Photo: Photoshop by Business Insider
Evidence that came to light during the Rajat Gupta trial may spell trouble for other Goldman Sachs employees that did business with convicted insider trader, Raj Rajaratnam.New wiretaps and e-mails indicate that Goldman sent the convicted former hedge funder frequent e-mails full of juicy information before Galleon’s morning meetings, Reed Albergotti at The Wall Street Journal reports.
The question, now, is whether or not that information was truly “insider” information.
Since Rajaratnam’s conviction last year, more and more people who had contact with him have come under suspicion (and worse) of insider trading. A former Goldman partner, Rajat Gupta, was convicted of insider trading last week.
Three other current employees are also under investigation, including Hong Kong-based analyst Henry King, investment banker Matthew Korenberg, and David Loeb, a senior salesman at the bank.
The e-mails in question were sent by Loeb, and came to light as evidence during Rajat Gupta’s trial. That bundle of evidence also includes some wiretapped phone calls.
What’s most of interest to prosecutors, aside from the fact that Loeb called Rajaratnam, “Dr. RR” and signed his e-mails “CBF” for “chunky but funky”, is the fact that Loeb shared Apple and Intel production and product data. There is, however, no evidence that Rajaratnam traded on that information, says the WSJ.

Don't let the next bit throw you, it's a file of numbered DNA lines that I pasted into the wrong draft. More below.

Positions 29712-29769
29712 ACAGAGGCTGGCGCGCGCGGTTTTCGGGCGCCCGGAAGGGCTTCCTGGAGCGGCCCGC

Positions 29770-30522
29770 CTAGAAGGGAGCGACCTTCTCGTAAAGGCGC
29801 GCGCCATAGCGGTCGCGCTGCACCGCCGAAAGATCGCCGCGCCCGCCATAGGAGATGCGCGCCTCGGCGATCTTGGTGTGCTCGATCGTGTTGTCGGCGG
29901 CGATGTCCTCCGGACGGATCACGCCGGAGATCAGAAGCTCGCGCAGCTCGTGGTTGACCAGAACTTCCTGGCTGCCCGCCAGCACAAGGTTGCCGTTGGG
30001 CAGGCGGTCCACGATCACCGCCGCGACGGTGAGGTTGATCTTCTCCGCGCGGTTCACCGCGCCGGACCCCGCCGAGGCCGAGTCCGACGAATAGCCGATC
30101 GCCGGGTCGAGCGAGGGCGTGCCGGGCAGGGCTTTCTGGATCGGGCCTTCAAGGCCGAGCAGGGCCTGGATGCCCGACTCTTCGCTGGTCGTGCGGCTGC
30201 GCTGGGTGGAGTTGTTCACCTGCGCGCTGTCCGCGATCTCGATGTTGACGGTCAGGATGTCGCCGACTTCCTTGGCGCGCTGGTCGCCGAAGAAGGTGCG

In an August 5, 2008, email to Mr. King, then Goldman’s research chief in Taiwan in 2008, Mr. Loeb asked his colleague for an “update” on Intel. Mr. King wrote back with a spreadsheet attached, with “u would not believe this” in the subject line. defence attorneys for Mr. Gupta maintained at his trial that the Intel information was confidential.
Mr. Loeb emailed Mr. Rajaratnam the next morning, saying: “need to reach u with some PARTICULARLY important data” before the market opened for the day…
In one email on August 21, 2008, Mr. King sent Mr. Loeb information about Apple products. There is no indication that the information was confidential or whether Mr. King knew how Mr. Loeb intended to use it.
In one call, Loeb assured Rajaratnam that the information that he was giving him went to him and another former Galleon trader alone. ” I tell a couple of guys on the Street but you guys get the first call and that’s it,” he said according to the WSJ.
It’s important to remember that none of these Goldman employees (or the bank itself) have been charged with wrongdoing. In fact, they may never be charged at all.
So we’ll see.